• Look for the “type host” for the caller host IPs
    • Look for reflexive addresses categorize by key word SRFLX RADDS (tcp/udp)
    • Look for RELAY RADDR (tcp/udp)
    • List these addresses so you understand how this call is functioning
  • · 180 Ringing – Session early media SDP message
  • · 183 Session Progress Session Early media
  • · PRACK Session media connected to allow for call setup in signaling with may be slower.

Connectivity (Re-Invite)

Re-invite results actually show in the candidate promotion (a=remote-candidate). You notice above the 180,183, and PRACK messages. This happens because the call Signaling setup may be slower to complete. Below shows the underlying connectivity checks that happen as the early media is setting up. At this point the User is logged in and is ready to make a call or to the media server. Below is the early media connection in as seen in a packet trace. Turn packets are setting up the session before the sip invite.

Packets Trace analysis:

  • · Turn: Allocate Request- (client requests space on Edge)
  • · Turn: Allocation Error Response from Edge (this is by design- This was a successful integrity check of the client message)
  • · Turn: Proper request “Allocate Request” with “message-integrity” attribute sent
  • · Sip Invite – (client Candidate information provided)
  • · Turn: Allocate response –(EDGE replies with its own Public and Private address)
  • · At this point the Info is given to client because MRAS has verified the USER CREDS and is only valid for the port which is connected.

Promotion (a=remote-candidate) and Flow of Media

  • · Sip Invite and 200 OK message
  • · Invite and candidate should only show one candidate pair
  • · This completes the negotiation of media path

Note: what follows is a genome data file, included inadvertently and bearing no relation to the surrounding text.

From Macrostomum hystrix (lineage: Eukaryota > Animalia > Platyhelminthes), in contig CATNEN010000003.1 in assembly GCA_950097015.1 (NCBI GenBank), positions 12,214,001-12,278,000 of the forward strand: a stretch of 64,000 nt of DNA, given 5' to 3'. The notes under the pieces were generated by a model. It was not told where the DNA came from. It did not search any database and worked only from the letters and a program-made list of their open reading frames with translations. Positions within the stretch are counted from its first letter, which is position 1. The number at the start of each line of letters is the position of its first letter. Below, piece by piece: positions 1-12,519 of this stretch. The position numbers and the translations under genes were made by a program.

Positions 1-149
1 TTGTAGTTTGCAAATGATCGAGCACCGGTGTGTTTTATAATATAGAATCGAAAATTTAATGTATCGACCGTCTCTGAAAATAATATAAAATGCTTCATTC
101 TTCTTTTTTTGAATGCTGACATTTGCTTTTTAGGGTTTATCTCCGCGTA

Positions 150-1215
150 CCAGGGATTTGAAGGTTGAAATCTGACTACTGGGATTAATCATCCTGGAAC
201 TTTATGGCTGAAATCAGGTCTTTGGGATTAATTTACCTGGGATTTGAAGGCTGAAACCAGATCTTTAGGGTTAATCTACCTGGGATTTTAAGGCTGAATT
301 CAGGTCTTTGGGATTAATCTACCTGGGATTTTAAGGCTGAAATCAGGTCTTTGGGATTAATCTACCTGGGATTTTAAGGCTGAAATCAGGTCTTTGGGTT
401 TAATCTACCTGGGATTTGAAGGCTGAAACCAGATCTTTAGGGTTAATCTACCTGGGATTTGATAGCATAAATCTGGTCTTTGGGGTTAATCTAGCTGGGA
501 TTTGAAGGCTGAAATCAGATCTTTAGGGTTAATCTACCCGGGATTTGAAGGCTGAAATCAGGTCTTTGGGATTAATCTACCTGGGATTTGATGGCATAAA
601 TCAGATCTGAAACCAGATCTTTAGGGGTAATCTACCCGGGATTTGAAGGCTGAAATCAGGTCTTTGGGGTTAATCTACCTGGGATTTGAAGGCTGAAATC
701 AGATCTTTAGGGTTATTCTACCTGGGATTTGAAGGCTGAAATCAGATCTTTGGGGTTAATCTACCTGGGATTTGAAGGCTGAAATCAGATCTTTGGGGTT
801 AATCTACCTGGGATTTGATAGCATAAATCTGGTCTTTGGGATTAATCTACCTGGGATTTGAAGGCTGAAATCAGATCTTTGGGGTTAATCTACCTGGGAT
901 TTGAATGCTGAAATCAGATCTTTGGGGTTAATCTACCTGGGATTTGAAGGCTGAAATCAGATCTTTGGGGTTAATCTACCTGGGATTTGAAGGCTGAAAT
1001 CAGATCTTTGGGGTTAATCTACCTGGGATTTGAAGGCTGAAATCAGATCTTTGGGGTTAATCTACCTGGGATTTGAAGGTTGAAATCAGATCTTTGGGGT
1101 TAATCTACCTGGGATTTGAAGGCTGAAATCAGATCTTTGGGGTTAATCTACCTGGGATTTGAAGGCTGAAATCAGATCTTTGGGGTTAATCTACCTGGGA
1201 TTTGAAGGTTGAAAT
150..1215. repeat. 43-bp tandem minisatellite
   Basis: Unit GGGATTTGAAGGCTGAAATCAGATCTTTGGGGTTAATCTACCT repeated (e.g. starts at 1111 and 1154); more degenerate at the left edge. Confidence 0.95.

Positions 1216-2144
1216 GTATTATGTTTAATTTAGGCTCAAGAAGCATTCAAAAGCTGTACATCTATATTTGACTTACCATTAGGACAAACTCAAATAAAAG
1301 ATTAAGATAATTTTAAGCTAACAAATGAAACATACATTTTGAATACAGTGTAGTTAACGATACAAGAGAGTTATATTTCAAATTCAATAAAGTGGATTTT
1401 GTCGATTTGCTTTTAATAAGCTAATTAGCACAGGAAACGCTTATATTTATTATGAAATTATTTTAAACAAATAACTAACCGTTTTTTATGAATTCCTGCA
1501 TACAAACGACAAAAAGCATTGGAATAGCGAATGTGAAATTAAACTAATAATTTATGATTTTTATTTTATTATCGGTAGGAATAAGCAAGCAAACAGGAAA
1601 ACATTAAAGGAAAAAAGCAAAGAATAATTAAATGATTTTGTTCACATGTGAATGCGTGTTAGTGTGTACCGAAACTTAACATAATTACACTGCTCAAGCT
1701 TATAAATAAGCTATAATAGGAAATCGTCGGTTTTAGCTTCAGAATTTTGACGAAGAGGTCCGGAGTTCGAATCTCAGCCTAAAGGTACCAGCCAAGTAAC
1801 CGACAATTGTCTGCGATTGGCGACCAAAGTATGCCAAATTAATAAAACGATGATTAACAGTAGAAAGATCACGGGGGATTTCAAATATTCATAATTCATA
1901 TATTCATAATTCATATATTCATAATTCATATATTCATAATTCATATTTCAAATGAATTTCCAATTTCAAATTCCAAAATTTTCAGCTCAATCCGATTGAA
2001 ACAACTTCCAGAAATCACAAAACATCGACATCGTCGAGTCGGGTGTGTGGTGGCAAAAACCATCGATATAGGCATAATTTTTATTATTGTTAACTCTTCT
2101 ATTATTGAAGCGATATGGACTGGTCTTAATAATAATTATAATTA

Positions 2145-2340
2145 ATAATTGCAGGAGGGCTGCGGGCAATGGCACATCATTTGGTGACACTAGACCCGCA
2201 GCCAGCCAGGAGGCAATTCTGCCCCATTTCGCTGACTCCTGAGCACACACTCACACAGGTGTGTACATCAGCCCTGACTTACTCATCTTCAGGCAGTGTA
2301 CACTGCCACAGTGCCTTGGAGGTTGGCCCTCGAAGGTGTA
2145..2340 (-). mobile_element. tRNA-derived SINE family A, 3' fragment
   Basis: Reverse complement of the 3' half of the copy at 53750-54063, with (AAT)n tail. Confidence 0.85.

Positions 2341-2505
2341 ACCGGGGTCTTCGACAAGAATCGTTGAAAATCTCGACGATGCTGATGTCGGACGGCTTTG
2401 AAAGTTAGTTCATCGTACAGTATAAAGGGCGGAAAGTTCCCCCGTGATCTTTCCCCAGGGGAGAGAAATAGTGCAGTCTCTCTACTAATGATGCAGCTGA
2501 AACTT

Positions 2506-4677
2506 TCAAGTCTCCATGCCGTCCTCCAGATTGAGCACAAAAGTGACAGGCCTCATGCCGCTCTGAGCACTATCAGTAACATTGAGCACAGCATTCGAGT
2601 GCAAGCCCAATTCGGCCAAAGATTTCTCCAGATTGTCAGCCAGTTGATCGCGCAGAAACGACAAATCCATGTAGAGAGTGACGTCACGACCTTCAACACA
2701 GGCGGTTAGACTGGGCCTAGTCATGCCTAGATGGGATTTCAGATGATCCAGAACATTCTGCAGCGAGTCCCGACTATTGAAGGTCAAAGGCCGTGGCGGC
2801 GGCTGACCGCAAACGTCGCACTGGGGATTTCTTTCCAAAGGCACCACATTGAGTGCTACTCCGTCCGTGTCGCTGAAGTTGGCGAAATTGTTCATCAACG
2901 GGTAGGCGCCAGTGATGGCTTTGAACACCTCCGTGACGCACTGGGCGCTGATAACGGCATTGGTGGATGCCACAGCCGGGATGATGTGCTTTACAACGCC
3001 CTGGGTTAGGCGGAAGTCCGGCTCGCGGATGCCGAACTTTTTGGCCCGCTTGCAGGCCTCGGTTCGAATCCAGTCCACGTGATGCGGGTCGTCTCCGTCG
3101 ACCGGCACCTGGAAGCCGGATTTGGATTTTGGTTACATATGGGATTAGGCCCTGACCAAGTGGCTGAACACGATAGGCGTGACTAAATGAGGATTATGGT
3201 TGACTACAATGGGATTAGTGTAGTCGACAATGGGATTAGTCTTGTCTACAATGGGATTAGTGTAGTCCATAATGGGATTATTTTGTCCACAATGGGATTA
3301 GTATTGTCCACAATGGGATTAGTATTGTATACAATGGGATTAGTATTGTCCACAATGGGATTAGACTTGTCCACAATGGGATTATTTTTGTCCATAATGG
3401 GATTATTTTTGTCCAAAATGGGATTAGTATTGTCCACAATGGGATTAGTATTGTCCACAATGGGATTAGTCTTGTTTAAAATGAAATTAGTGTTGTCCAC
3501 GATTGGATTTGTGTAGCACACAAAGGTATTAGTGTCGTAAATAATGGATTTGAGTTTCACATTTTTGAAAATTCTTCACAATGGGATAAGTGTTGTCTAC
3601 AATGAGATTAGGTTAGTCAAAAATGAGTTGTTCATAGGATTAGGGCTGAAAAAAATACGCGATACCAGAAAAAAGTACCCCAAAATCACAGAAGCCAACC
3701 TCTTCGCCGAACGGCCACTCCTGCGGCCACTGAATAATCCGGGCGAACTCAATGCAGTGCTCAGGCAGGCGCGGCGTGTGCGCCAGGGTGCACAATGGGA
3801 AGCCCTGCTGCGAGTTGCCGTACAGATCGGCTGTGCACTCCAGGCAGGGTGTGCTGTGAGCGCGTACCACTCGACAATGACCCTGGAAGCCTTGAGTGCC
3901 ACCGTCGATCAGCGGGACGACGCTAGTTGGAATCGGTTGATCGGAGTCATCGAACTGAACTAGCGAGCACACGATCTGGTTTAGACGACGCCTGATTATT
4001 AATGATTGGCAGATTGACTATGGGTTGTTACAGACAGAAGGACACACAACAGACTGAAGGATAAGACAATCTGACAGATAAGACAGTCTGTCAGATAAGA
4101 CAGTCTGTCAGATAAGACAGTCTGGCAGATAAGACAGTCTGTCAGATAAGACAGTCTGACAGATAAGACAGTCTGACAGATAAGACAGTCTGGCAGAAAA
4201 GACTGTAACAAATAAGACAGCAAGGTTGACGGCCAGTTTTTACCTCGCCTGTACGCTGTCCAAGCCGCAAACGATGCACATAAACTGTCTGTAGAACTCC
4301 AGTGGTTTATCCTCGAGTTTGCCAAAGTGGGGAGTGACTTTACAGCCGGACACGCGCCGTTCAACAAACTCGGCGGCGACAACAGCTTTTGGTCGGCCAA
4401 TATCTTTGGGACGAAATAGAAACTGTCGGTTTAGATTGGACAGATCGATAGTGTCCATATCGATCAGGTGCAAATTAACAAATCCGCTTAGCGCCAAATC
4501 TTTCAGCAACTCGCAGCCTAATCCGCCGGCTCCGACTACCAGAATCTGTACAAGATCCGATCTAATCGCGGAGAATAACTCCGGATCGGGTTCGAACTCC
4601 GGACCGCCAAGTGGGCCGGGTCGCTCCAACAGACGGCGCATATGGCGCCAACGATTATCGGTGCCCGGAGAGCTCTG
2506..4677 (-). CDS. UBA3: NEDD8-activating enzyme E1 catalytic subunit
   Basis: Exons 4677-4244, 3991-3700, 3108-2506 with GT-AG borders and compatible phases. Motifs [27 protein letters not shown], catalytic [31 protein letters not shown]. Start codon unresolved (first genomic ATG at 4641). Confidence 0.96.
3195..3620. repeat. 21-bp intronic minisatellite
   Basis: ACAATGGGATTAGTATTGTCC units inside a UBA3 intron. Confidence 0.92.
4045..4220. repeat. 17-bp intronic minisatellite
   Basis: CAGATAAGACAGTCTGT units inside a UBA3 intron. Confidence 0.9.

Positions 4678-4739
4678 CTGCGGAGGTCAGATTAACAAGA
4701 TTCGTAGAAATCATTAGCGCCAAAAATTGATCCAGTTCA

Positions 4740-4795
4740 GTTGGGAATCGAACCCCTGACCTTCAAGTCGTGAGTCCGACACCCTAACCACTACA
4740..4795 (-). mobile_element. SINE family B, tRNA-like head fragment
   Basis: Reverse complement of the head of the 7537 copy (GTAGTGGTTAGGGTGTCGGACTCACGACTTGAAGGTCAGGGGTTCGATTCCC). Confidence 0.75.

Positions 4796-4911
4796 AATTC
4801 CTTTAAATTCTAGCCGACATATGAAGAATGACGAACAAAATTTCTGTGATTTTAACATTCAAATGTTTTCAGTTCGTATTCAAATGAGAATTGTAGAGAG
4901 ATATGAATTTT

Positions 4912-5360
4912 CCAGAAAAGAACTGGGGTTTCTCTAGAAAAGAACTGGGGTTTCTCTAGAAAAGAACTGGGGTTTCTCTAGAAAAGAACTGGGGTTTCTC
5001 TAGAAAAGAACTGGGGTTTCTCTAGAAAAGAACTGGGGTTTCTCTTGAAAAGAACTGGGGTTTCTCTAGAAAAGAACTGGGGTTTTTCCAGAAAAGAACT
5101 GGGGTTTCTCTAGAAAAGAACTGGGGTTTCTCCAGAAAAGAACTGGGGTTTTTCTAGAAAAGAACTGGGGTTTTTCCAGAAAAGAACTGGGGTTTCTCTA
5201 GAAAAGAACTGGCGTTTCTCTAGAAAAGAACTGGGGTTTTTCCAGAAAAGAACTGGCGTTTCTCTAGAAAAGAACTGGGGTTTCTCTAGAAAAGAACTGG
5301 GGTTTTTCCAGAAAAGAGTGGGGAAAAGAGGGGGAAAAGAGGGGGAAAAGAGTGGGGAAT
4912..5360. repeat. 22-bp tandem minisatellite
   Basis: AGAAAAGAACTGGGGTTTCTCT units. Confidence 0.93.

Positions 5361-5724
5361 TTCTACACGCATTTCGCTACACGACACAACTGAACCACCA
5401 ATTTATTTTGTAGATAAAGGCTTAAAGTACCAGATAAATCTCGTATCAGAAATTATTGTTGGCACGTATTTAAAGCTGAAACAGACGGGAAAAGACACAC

• · See the next session on was the correct media path chosen. This is very important to understand
  • · Media will flow using RTP using the chosen codec 264.SCV

Was the correct candidate pair chosen?

I did not detail the actual promotion because we need to break this down further. The Final promotion may work. The final promotion may show a poor choice, based on network settings. We need to understand the difference between a good and bad choice. Is the path going to be sustainable? Scalable?

The initial ICE candidates need to be broken into something we understand. ICE will choose a candidate in the follow order.

  • UDP direct- (Local IP of each client to each other)
  • UDP Relay- (external to external or internal to external)- uses public IP of AV/Edge
  • UDP NAT- ( Test Reflexive address of the Home users) (only for 2 users outside the firewall)
  • TCP Relay- AV/EDGE public NIC (TCP only)- last resort

So we want to tablize the candidates by TCP vs. UDP, Reflex, vs. Relay etc… I am using an example from one of the best articles I have seen on Enterprise Failures for Negotiation of Media failure. Remote call invite is below. Terms to know include:

  • TCP-Pass vs. TCP-ACT = Active or passive candidates
  • Srfx raddr = Reflexive Candidate
  • Relay raddr = Relay Candidate

· Bob remote user LAN IP 192.138.1.100 to Lync Edge 178.64.39.80 (Edge Nat AV IP 10.1.0.77) (Edge internal IP 10.1.1.11)

 

Figure 2.

2

 

Figure 3.

3

Whether the correct path is chosen depends on the physical network topology, port availability and connectivity. Realize, one candidate from each user is chosen in the final promotion. The combinations which may exist as follows:

  • UDP direct- (Local IP of each client to each other)
    • Not possible unless direct UDP path exist like 2 internal clients
  • UDP Relay- (external to external or internal to external)- uses public IP of AV/Edge
    • UDP 16648703 178.64.39.80 57548 typ relay raddr 65.10.10.189 rport 14932 (BOB)
    • UDP 16647678 178.64.39.81 56065 typ relay raddr 10.10.10.211 rport 53325 (Carol)
  • UDP NAT- ( Test Reflexive address of the Home users) (only for 2 users outside the firewall)
    • UDP 1694233598 65.10.10.189 14933 typ srflx raddr 192.168.1.100 rport 14933 (Bob)
    • No UDP reflexive address shown for Carol
  • TCP Relay- AV/EDGE public NIC (TCP only)- last resort
    • TCP-ACT 7075326 178.64.39.80 50468 typ relay raddr 65.10.10.189 rport 26654 (BOB)
    • TCP-ACT 1684797951 10.10.10.211 49583 typ srflx raddr 10.10.10.211 rport 49583 (Carol)